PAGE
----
Essential: a masterpiece of progressive rock music
To Steve Hackett, I followed his career from his beginnings with “Genesis” and his subsequent career as a soloist.
Excellent addition to any prog rock music collection
Year 1979, controversial year, the end of the golden decade of the seventies (musically speaking). It’s not only because I say it, but surprisingly, this is one of Renaissance’s best albums and last. We should have thought that because they gave up their classic and epic 10 minute long songs, it was the end of the band.
The A Time and a Place box set brings together a select body of live performances by Emerson, Lake & Palmer captured before worldwide audiences during the band's career and tenure at the sharp end of the Progressive rock genre. It features high-quality soundboard recordings on the first three discs and audience recordings on the fourth. The collection has been praised by fans and in album reviews for the quality of the soundboard recordings, as well as the vast diversity of tracks featured on the discs..
Recorded on May 1, 2006 at Kentish Town Forum, Live from London 2006 features the amassed crew of Mike Patton, Buzz Osborne, Dave Lombardo, Trevor Dunn, Dale Crover and Sir David Scott Stone. Filmed by Douglas Pledger, Matthew Rozeik and Alex Gunnis the music is culled from the sole FantômasMelvins Big Band release (Millennium Monsterwork) as well as music from both the Melvins and Fantômas catalogues. Bonus feature is an audio commentary with Danny DeVito, Ipecac co-owner Greg Werckman, booking agent Robby Fraser, Melvins' Dale Crover and Buzz Osborne.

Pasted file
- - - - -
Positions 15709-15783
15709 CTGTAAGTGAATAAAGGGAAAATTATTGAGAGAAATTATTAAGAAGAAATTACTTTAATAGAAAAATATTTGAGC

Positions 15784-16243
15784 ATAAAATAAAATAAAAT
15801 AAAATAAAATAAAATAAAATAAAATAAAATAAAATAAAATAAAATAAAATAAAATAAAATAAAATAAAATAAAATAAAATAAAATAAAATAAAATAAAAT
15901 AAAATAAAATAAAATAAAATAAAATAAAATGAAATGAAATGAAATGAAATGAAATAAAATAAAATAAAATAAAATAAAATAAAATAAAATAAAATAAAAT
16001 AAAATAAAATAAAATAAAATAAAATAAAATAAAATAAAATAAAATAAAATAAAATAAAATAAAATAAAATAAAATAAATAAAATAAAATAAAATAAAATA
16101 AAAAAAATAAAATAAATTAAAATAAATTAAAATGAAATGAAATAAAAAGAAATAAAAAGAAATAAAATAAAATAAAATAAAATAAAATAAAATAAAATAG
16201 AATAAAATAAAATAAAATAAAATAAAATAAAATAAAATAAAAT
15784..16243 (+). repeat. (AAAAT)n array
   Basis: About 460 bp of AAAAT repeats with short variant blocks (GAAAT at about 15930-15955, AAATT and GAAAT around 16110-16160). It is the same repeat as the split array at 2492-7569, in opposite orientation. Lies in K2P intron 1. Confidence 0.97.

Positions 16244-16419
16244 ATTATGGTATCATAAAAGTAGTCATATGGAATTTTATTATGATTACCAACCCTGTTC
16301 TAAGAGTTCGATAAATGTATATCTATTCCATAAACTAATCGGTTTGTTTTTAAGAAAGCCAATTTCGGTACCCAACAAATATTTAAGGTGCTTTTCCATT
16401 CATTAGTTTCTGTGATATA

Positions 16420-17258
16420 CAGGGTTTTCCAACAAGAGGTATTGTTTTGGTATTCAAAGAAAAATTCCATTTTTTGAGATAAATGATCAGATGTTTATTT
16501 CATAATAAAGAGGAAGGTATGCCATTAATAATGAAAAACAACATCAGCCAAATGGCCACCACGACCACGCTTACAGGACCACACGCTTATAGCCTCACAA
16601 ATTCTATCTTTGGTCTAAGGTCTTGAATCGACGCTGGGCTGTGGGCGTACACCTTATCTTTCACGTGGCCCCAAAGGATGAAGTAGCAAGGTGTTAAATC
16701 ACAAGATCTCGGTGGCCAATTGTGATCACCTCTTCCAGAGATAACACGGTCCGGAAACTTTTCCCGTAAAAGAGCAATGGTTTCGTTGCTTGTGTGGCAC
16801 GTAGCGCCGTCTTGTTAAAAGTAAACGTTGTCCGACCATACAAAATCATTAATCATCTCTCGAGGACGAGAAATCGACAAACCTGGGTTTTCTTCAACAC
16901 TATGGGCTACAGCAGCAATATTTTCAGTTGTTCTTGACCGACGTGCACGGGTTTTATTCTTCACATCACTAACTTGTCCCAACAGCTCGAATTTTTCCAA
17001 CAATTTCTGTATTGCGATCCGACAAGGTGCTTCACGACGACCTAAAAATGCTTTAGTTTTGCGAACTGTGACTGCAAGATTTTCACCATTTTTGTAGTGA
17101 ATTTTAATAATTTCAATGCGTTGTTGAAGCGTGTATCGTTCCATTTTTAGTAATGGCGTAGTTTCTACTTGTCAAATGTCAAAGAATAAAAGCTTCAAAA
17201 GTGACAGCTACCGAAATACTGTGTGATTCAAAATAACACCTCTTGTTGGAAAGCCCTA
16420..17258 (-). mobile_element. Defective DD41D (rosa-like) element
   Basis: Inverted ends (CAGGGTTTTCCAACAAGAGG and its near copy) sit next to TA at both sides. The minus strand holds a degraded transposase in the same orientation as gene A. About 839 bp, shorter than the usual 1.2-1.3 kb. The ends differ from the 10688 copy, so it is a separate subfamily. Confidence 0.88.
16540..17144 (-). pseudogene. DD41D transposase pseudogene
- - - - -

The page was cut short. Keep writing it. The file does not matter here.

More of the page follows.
Irish Tour '74 is the sixth album by Rory Gallagher, compiled from live recordings made at concerts on an Irish Tour in January 1974 at Belfast Ulster Hall, Dublin Carlton Cinema and Cork City Hall. "Back on My Stompin' Ground (After Hours)" was taken from a jam session during the tour on the Lane Mobile Unit. Irish Tour '74 has sold in excess of two million copies worldwide. An article in a Belfast daily newspaper stated: "Rory Gallagher never forgot Northern Ireland, he returned throughout the '70s when few other artists of his calibre dared come near the place."